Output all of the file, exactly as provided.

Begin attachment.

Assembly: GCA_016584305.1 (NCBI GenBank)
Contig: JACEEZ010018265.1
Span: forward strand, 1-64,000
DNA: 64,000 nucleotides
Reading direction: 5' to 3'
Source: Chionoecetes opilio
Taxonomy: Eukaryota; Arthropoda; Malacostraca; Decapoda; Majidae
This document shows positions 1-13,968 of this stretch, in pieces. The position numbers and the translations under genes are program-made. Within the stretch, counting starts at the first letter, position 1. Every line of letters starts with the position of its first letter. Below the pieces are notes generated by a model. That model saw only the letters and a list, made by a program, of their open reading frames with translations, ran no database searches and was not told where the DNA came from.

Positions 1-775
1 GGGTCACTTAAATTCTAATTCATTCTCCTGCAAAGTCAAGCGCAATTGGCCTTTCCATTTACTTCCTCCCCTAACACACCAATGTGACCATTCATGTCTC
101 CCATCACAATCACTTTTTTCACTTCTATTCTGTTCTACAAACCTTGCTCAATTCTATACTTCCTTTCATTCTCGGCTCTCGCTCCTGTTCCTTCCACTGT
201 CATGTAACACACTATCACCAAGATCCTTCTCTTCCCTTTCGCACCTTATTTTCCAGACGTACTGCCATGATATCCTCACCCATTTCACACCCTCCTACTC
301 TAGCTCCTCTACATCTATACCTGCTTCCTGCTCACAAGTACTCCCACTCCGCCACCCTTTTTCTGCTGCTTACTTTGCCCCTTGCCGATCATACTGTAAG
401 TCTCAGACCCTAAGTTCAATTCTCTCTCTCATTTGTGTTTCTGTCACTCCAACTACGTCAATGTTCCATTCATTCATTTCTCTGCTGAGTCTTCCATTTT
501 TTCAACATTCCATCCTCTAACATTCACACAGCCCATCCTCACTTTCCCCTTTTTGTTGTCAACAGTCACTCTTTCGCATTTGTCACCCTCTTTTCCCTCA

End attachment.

Assembly: GCA_016584305.1 (NCBI GenBank)
Contig: JACEEZ010018265.1
Span: forward strand, 1-64,000
DNA: 64,000 nucleotides
Reading direction: 5' to 3'
Source: Chionoecetes opilio
Taxonomy: Eukaryota; Arthropoda; Malacostraca; Decapoda; Majidae
This document shows positions 1-13,968 of this stretch, in pieces. The position numbers and the translations under genes are program-made. Within the stretch, counting starts at the first letter, position 1. Every line of letters starts with the position of its first letter. Below the pieces are notes generated by a model. That model saw only the letters and a list, made by a program, of their open reading frames with translations, ran no database searches and was not told where the DNA came from.

Positions 1-775
1 GGGTCACTTAAATTCTAATTCATTCTCCTGCAAAGTCAAGCGCAATTGGCCTTTCCATTTACTTCCTCCCCTAACACACCAATGTGACCATTCATGTCTC
101 CCATCACAATCACTTTTTTCACTTCTATTCTGTTCTACAAACCTTGCTCAATTCTATACTTCCTTTCATTCTCGGCTCTCGCTCCTGTTCCTTCCACTGT
201 CATGTAACACACTATCACCAAGATCCTTCTCTTCCCTTTCGCACCTTATTTTCCAGACGTACTGCCATGATATCCTCACCCATTTCACACCCTCCTACTC
301 TAGCTCCTCTACATCTATACCTGCTTCCTGCTCACAAGTACTCCCACTCCGCCACCCTTTTTCTGCTGCTTACTTTGCCCCTTGCCGATCATACTGTAAG
401 TCTCAGACCCTAAGTTCAATTCTCTCTCTCATTTGTGTTTCTGTCACTCCAACTACGTCAATGTTCCATTCATTCATTTCTCTGCTGAGTCTTCCATTTT
501 TTCAACATTCCATCCTCTAACATTCACACAGCCCATCCTCACTTTCCCCTTTTTGTTGTCAACAGTCACTCTTTCGCATTTGTCACCCTCTTTTCCCTCA